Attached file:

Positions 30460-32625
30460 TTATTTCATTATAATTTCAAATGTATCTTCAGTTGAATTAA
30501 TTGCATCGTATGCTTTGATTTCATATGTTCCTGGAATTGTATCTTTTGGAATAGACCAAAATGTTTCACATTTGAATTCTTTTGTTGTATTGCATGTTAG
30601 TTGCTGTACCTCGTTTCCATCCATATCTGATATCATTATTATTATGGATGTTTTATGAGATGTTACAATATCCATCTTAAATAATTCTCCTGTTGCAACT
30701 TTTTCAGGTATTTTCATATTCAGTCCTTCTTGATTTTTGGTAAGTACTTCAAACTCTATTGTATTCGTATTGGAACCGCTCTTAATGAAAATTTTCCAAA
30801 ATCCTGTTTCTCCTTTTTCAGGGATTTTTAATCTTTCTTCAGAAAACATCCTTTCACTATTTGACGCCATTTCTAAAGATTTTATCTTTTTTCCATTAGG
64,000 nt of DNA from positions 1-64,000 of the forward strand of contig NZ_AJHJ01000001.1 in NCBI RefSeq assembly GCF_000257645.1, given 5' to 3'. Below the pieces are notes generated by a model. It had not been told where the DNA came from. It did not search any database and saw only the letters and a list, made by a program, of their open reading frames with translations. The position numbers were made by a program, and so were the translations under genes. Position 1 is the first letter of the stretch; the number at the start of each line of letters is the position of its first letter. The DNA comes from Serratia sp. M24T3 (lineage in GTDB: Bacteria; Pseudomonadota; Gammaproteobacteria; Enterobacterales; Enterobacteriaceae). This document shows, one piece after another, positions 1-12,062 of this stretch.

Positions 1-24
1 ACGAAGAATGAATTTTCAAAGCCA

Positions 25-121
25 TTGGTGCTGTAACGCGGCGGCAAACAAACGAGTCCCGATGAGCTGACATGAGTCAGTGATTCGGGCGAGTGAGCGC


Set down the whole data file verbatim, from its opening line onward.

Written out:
Positions 30460-32625
30460 TTATTTCATTATAATTTCAAATGTATCTTCAGTTGAATTAA
30501 TTGCATCGTATGCTTTGATTTCATATGTTCCTGGAATTGTATCTTTTGGAATAGACCAAAATGTTTCACATTTGAATTCTTTTGTTGTATTGCATGTTAG
30601 TTGCTGTACCTCGTTTCCATCCATATCTGATATCATTATTATTATGGATGTTTTATGAGATGTTACAATATCCATCTTAAATAATTCTCCTGTTGCAACT
30701 TTTTCAGGTATTTTCATATTCAGTCCTTCTTGATTTTTGGTAAGTACTTCAAACTCTATTGTATTCGTATTGGAACCGCTCTTAATGAAAATTTTCCAAA
30801 ATCCTGTTTCTCCTTTTTCAGGGATTTTTAATCTTTCTTCAGAAAACATCCTTTCACTATTTGACGCCATTTCTAAAGATTTTATCTTTTTTCCATTAGG
64,000 nt of DNA from positions 1-64,000 of the forward strand of contig NZ_AJHJ01000001.1 in NCBI RefSeq assembly GCF_000257645.1, given 5' to 3'. Below the pieces are notes generated by a model. It had not been told where the DNA came from. It did not search any database and saw only the letters and a list, made by a program, of their open reading frames with translations. The position numbers were made by a program, and so were the translations under genes. Position 1 is the first letter of the stretch; the number at the start of each line of letters is the position of its first letter. The DNA comes from Serratia sp. M24T3 (lineage in GTDB: Bacteria; Pseudomonadota; Gammaproteobacteria; Enterobacterales; Enterobacteriaceae). This document shows, one piece after another, positions 1-12,062 of this stretch.

Positions 1-24
1 ACGAAGAATGAATTTTCAAAGCCA

Positions 25-121
25 TTGGTGCTGTAACGCGGCGGCAAACAAACGAGTCCCGATGAGCTGACATGAGTCAGTGATTCGGGCGAGTGAGCGC